On our first day in China, we entered from the front, main gate, but as we left to get dinner that evening, we walked out the back gate. At the time, there was absolutely no identifiable difference between the two. I had been plopped into this foreign world, it had seemed; everything was so different from anything I had ever known that it was unperceivable that there could be degrees to the visibility of Chinese culture.
3 months later, we were identifying out meals by the gate through which we exited campus. The phrase, "do you want to just do back gate," made us immediately aware of the kind of meal we'd be eating: local, authentic, quick and cheap. You could also get treats like fresh sweet potato chips or a youzi, a Chinese grapefruit. But out the front gate, on the other hand was our portal. In walking distance, at Chifeng Lu Station, you could find a KFC and other modern/Western delicacies. The front gate was also where we would go to hail a taxi to go downtown.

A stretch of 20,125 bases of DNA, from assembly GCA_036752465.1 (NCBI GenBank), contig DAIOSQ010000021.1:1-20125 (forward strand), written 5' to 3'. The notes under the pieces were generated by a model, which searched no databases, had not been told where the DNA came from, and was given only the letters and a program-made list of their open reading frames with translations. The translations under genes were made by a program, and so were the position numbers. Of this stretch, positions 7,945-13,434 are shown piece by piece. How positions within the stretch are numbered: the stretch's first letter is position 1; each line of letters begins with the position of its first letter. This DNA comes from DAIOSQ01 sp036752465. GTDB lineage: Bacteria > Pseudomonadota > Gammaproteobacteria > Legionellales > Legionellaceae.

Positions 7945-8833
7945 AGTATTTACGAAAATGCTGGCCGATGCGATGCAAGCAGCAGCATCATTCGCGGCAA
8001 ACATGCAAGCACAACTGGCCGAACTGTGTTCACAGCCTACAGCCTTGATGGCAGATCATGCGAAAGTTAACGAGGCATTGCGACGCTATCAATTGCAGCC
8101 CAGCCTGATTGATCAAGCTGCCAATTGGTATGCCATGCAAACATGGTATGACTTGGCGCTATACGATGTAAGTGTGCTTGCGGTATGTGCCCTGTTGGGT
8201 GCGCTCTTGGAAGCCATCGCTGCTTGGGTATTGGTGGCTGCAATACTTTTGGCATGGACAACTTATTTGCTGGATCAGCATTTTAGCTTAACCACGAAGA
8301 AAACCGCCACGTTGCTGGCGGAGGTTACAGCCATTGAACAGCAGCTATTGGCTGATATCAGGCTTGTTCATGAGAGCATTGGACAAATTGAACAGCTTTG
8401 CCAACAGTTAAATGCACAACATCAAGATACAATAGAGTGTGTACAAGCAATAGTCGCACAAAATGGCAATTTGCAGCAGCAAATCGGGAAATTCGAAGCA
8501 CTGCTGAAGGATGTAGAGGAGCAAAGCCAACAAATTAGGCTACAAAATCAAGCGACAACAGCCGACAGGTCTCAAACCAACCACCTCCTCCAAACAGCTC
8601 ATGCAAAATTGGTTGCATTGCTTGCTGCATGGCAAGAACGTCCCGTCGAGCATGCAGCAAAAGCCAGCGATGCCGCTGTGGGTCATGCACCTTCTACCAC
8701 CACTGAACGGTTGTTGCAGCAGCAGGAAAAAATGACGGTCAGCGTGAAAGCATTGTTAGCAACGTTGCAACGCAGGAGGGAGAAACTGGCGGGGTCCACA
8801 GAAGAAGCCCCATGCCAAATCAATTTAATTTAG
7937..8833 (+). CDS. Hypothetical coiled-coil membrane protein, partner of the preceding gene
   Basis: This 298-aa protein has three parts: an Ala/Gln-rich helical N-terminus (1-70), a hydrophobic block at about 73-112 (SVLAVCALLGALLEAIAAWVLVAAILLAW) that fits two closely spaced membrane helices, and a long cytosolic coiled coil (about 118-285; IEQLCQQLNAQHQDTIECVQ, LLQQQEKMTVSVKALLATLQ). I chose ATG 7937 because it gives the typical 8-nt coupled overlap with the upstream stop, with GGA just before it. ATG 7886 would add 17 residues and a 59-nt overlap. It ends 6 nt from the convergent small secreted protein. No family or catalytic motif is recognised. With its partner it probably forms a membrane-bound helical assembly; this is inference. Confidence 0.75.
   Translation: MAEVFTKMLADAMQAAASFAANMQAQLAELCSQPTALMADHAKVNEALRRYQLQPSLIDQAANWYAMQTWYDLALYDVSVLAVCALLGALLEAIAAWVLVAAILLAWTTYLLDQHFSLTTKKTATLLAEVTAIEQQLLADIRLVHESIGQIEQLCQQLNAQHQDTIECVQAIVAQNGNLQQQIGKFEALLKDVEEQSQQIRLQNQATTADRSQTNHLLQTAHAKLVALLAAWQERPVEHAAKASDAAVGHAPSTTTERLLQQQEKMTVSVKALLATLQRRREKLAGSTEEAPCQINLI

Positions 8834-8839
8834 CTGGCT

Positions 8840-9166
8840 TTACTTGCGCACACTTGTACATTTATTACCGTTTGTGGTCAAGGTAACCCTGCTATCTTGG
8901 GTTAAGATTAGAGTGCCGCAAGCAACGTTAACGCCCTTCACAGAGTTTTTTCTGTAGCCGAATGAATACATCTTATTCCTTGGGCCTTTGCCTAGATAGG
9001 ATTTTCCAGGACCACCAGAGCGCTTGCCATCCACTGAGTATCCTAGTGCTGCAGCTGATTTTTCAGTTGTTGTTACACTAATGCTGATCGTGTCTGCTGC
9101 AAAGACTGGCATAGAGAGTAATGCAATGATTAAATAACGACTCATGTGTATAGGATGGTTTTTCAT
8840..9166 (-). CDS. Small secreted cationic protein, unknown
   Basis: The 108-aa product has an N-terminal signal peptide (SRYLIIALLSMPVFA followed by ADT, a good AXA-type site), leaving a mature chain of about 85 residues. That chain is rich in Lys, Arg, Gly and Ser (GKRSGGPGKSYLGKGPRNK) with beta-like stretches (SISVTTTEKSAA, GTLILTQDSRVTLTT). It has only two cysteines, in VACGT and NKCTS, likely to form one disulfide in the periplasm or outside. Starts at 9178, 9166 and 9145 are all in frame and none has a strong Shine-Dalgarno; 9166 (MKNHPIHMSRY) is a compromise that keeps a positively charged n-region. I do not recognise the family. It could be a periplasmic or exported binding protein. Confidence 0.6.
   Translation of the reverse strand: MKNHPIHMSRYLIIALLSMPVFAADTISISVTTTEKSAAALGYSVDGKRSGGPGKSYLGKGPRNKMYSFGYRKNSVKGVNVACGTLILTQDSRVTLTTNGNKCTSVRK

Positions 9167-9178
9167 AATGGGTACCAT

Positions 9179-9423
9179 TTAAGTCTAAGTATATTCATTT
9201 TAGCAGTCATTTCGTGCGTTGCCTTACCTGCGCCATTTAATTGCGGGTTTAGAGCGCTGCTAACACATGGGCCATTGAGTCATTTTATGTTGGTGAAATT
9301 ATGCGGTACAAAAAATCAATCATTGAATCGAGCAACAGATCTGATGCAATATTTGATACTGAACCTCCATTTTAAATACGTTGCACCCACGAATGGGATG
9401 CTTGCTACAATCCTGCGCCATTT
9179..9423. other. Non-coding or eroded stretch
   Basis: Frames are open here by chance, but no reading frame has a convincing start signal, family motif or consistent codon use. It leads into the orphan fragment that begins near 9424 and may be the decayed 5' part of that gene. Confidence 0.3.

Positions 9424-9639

It seemed like 2 different worlds as we walked out of the two opposing gates. The local elementary students getting out of class near the back gate showed us the very local, familial side to Shanghai. It showed me that my semester abroad that sometimes felt like a vacation, was giving me unparalleled insight to Chinese life. Personally, I liked the balance of the 2 gates. But what I liked even more was the perpendicular streets that slowly transition the back gate to the front gate and vice versa. The craziness we sometimes saw in the back gate culture is not that far gone from modern China. And I loved every second of it.